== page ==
19th century German ship sink, restored at a cost of €1.5m.

An historic pilot schooner, the ‘No 5 Elbe’, was sunk after colliding with a container ship near Hamburg, Germany. The sail vessel was carrying 43 passengers and crew on board, five people were injured during the accident.

The schooner was destroyed on the Elbe River on Saturday, when it was hit by a Cyprus-flagged container ship ‘Astro Sprinter’. Footage of the collision shows that the tiny boat was literally ran over by the cargo ship, which made a large hole in its hull and demolished one of its masts.

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Luckily, rescue ships turned out to be nearby and all those aboard the ‘No 5 Elbe’ were quickly assisted. Five of them, however, were injured, including one seriously, who was struck by the falling mast. The ship promptly sank in the shallow waters, while the ‘Astro Sprinter’ escaped the collision seemingly undamaged.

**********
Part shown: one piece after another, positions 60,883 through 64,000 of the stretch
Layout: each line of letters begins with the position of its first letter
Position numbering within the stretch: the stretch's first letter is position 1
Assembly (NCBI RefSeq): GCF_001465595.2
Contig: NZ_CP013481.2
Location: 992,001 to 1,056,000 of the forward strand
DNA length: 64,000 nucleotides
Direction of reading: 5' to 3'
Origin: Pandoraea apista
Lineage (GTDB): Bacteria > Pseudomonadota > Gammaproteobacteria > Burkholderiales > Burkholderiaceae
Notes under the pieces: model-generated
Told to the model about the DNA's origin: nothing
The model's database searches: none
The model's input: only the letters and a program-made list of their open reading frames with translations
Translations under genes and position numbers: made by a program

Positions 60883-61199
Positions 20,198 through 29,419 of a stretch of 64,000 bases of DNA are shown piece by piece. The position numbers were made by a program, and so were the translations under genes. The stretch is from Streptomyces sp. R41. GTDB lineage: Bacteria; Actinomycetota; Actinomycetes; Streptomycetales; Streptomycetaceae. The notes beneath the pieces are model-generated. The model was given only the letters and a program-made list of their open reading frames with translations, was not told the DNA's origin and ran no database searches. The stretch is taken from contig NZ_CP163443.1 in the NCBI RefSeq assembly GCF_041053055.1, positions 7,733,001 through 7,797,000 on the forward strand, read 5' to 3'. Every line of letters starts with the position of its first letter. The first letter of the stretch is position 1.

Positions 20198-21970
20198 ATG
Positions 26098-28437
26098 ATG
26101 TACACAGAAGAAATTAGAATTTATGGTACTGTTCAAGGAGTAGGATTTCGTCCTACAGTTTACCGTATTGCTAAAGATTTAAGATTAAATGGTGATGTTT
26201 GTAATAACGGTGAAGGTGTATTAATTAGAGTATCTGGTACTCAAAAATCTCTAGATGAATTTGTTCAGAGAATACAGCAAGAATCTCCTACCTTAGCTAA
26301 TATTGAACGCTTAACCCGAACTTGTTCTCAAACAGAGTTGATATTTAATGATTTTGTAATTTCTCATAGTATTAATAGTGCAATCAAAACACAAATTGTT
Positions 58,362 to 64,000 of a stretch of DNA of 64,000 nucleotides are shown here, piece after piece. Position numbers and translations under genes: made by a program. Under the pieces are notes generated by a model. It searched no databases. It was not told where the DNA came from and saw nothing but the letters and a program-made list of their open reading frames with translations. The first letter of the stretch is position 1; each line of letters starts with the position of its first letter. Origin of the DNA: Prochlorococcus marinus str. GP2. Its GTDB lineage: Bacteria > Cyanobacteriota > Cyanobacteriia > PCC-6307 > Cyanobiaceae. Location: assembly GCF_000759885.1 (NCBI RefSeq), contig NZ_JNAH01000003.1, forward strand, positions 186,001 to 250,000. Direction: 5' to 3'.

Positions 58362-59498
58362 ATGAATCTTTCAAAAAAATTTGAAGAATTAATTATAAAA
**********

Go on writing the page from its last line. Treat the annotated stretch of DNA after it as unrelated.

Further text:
The sail boat carried around a ton of fuel, which is why emergency services installed oil barriers around the wreck to prevent a spill.

To add insult to injury, the ‘No 5 Elbe’ was just out of restoration, said to cost around €1.5 million. The vessel, built originally back in 1883, had been undergoing repairs in Denmark and returned to Hamburg in late May. The ship has been used primarily for entertainment and carried tourists in the vicinity of Hamburg.

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While the exact cause of the accident is yet to be established, preliminary results indicate that the schooner took an abrupt turn and got into the course of the ‘Astro Sprinter’, which had been sailing along the main fairway, local media reports. In such a major commercial waterway as the Elbe River, commercial traffic has a priority, and it’s likely the collision was caused by the sail ship.

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Cargo vessels have apparently become a real menace of the high seas over the past few years, repeatedly getting involved in collisions with other vessels. The merchants have plagued the US Navy, which has seen a number of its vessels badly damaged after managing to collide with civilian ships, and even scored a solid “kill” on a Norwegian frigate ‘Helge Ingstad’, which was sunk by an oil tanker in November.

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